A pioneer in orbit

To contribute to the development of the space industry in Senegal, the University of Montpellier is welcoming three Senegalese students among the 9 enrolled in the Space Systems Development establishment diploma. Only one woman, Aïssatou Sidibe, is part of this first class.

It's a pioneer. In 2012, the École Polytechnique de Thiès in Senegal launched the first training course for aeronautical design engineers. When the time came to choose her course of study three years later, Aïssatou Sidibe decided to embark on this adventure. In so doing, she has served her school's ambitious goal of developing research and technological innovation in aeronautics in her country. In 2020, the third class of aeronautical engineers trained in Senegal will graduate, and Aïssatou Sidibe is one of only three women in her class.

"My aim has always been to work in Senegal, but first I wanted to complement my training with design experience abroad, as there is as yet no aeronautical design center in Senegal," says the young woman.

Space adventure

So when the Senegalese Ministry of Higher Education contacted her school with a new project, Aïssatou Sidibe didn't hesitate to embrace this new mission: space. Senegal wants to take advantage of space applications for the country's economic, social and scientific development. This ambition includes nanosatellites, the small CubeSats that have revolutionized access to space, and in which the Centre Spatial Universitaire de Montpellier is a recognized expert.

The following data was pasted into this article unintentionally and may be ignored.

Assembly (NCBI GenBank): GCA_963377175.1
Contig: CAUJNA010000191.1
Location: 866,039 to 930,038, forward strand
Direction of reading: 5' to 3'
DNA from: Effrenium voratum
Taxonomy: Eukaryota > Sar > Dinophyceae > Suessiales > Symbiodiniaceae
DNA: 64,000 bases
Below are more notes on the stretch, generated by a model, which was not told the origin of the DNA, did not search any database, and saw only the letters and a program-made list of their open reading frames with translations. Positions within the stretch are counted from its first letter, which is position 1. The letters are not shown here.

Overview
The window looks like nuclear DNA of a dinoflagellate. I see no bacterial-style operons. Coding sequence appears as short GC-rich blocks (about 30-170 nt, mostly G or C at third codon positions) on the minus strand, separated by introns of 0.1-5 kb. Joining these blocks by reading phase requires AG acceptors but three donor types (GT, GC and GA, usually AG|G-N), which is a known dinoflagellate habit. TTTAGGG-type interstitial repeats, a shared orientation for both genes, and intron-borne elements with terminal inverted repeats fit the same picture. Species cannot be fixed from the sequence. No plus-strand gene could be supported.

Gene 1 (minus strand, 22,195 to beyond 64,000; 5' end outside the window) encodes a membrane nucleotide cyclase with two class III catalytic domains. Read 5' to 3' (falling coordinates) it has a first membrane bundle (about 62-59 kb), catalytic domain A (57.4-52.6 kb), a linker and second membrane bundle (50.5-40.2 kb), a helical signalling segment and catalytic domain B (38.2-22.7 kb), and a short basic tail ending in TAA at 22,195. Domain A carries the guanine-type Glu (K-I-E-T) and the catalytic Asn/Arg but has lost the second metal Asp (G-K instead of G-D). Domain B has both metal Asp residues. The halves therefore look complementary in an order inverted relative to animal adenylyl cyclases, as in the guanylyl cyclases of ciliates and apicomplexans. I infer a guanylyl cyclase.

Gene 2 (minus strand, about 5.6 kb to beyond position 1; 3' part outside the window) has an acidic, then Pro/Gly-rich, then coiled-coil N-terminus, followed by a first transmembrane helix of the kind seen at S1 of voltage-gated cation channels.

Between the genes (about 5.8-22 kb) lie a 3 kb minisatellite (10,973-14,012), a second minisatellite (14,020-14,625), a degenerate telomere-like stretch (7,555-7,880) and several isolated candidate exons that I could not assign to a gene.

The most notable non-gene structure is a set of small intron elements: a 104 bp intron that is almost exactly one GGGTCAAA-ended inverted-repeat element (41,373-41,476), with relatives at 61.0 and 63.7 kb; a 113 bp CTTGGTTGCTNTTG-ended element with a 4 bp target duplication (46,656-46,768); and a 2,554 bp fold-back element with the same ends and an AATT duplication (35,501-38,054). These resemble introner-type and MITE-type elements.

This opened up a whole new world for Aïssatou Sidibe, who joined the first graduating class of the Space Systems Development program at Montpellier University in September 2020. A still predominantly male world, where she is the only woman. On the program: introduction to space systems, space project management, English for space, space law, mathematical tools for space, space mechanics....

Future managers

In short, it's a year with a space theme, helping to train future managers in the field. " I'm learning a lot, even though I already had some basic knowledge thanks to my training as an aeronautical engineer", explains the young woman. Aïssatou Sidibe hopes to bring this knowledge and know-how back to Senegal once she has completed her training. " A company manufacturing nanosatellites should be created there soon, and I could have a place there," confides the student.